An iOS 10 3D Touch Quick Actions Tutorial

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Quick actions (also referred to as application shortcuts) appear when a deep press is performed on the home screen icon of an app on iOS devices supporting 3D Touch. The actions appear in a menu format and, when selected, call delegate methods within the corresponding app allowing the app to perform tasks before being presented to the user. Quick actions are categorized as static and dynamic. Static quick actions are stored in the Info.plist file of the application bundle while dynamic quick actions are created within the code of the application at runtime.

In this chapter an example project will be created that is intended to outline the steps that need to be taken to add 3D Touch quick actions to an iOS 10 app.




Creating the Quick Actions Example Project

Begin by invoking Xcode and creating a new iOS Single View Application project named QuickActions using Swift as the programming language and with the devices menu set to Universal.

Static Quick Action Keys

As with all Info.plist entries, static quick actions are stored as key-value pairs which can be summarized as follows:

  • UIApplicationShortcutItems – This key is paired with an array containing a dictionary entry for each of the static quick action items.
  • UIApplicationShortcutItemIconType – The value assigned to this key designates the icon that is to be displayed next to the title of the quick action. A wide range of icon options are available for use when creating quick actions.
  • UIApplicationShortcutItemTitle – The string assigned to this key represents the title that will appear for the action in the menu.
  • UIApplicationShortcutItemSubtitle - The string assigned to this key represents the subtitle that will appear beneath the title for the action in the menu.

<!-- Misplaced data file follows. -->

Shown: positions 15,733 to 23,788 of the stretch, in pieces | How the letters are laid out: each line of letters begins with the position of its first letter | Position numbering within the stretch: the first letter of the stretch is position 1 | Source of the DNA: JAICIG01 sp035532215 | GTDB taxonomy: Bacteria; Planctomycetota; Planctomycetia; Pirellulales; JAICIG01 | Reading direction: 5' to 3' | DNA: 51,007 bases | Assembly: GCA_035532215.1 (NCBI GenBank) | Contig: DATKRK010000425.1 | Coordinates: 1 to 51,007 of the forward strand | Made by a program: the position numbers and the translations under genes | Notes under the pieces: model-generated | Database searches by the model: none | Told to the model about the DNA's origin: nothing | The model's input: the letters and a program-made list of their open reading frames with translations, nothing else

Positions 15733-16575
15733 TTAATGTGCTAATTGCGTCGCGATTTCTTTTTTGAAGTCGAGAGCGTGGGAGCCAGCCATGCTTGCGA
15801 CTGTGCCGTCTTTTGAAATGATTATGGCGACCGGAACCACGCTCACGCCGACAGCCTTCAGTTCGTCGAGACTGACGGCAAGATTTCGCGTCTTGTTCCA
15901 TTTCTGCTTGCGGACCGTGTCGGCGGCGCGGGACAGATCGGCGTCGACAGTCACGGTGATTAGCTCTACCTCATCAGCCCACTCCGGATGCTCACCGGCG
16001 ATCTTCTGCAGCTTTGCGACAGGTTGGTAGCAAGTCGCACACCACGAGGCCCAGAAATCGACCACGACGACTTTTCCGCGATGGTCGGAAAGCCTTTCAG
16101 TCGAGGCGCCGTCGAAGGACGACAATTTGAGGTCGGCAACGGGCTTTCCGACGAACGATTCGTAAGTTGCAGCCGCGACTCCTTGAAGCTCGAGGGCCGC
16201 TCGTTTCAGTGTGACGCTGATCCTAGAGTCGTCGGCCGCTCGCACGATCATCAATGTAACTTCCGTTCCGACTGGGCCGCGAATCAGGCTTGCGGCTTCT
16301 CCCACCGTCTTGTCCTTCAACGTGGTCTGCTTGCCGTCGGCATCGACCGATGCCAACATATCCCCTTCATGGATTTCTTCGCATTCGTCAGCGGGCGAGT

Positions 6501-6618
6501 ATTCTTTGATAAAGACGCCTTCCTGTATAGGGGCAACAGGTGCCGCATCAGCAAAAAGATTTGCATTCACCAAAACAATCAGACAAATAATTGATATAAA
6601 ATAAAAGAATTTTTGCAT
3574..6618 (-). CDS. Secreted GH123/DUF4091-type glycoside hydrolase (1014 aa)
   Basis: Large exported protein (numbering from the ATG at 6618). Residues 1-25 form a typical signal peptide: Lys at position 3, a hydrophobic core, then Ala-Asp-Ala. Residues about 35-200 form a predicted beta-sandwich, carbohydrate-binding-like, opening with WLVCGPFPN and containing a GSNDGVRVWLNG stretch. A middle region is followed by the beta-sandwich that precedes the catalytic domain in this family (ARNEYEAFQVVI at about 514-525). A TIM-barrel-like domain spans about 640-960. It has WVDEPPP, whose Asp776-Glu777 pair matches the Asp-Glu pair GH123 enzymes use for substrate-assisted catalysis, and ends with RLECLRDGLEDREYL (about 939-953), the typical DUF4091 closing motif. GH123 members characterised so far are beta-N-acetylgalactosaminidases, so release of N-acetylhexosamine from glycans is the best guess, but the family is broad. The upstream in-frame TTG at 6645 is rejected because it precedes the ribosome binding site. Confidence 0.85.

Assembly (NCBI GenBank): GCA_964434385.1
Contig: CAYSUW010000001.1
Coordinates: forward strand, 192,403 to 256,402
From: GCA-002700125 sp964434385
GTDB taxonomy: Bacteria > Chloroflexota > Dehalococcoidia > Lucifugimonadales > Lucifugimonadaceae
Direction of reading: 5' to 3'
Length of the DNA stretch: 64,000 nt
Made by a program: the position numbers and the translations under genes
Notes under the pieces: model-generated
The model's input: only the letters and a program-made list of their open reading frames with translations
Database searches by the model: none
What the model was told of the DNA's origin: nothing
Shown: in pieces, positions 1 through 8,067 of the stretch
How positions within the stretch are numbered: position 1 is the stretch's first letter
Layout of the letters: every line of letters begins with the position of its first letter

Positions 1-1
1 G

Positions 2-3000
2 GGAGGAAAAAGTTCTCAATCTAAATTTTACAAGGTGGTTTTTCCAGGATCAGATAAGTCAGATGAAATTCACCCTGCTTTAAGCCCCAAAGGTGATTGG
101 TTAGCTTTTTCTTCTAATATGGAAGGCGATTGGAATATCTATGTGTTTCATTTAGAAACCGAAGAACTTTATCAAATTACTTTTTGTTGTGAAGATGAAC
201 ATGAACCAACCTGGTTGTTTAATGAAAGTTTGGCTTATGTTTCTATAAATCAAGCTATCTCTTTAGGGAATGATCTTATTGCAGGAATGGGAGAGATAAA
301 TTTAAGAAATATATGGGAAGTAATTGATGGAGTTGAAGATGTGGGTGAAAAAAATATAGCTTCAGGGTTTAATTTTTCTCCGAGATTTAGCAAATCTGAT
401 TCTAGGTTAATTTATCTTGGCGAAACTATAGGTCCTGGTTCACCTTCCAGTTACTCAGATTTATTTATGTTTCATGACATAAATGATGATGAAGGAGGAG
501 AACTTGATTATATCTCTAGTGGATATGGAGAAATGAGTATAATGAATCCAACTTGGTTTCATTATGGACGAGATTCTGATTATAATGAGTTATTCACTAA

• UIApplicationShortcutItemType – The value assigned to this key will be passed to the application at launch time and used to identify the quick action selected by the user. This can be set to any string value that uniquely identifies the action within the context of the app.
  • UIApplicationShortcutItemUserInfo – The value assigned to this key takes the form of a dictionary that can be used to pass additional data through to the app when the corresponding action is selected.

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Adding a Static Quick Action to the Project

In this step of the tutorial the key value pairs outline above will be added to the Info.plist file to add a quick action to the app. Begin by selecting the Info.plist file and selecting the last entry in the property list. When selected, a + button will appear in that row which, when clicked, will add a new row to the list. In the Key column of the new property list row, enter the UIApplicationShortcutItems key and change the Type menu to Array: